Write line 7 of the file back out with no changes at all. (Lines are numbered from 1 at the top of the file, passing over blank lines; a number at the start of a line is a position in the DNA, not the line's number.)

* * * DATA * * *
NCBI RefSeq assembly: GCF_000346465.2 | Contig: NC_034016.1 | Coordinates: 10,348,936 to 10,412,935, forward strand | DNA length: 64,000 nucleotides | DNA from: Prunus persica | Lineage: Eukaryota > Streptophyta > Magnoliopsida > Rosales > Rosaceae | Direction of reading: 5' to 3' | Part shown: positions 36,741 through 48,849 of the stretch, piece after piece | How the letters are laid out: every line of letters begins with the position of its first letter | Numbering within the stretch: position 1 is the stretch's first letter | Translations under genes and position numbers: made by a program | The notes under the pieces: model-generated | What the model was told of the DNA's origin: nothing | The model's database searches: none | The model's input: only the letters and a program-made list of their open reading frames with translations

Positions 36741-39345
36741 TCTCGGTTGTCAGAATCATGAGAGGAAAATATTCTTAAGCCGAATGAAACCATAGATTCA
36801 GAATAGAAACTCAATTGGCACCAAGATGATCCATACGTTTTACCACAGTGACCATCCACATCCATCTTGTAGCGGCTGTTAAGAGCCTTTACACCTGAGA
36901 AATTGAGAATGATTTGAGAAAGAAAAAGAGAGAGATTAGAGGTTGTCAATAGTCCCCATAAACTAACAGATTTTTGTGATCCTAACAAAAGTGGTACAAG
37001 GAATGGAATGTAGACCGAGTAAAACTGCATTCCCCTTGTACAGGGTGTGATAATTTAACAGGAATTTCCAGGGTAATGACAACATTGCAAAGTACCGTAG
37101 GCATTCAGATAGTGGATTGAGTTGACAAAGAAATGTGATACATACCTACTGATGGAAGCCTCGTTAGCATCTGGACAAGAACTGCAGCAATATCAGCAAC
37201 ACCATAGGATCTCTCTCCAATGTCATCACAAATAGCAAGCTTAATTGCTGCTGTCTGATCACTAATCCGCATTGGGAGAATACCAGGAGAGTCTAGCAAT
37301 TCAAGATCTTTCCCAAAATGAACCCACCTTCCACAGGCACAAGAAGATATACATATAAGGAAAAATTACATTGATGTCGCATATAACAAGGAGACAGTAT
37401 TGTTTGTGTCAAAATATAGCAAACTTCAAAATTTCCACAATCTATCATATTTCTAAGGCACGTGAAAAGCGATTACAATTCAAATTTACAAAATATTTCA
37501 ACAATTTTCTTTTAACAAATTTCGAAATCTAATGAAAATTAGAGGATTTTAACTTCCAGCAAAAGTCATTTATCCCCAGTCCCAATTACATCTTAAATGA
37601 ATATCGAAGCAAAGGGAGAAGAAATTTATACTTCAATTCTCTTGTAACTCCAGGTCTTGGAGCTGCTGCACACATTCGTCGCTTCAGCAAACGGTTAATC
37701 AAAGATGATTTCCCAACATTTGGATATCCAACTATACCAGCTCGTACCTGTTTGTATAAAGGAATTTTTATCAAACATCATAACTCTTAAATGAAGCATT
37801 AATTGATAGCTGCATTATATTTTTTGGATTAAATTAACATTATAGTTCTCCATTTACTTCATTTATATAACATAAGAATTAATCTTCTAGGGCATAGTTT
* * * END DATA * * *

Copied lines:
37101 GCATTCAGATAGTGGATTGAGTTGACAAAGAAATGTGATACATACCTACTGATGGAAGCCTCGTTAGCATCTGGACAAGAACTGCAGCAATATCAGCAAC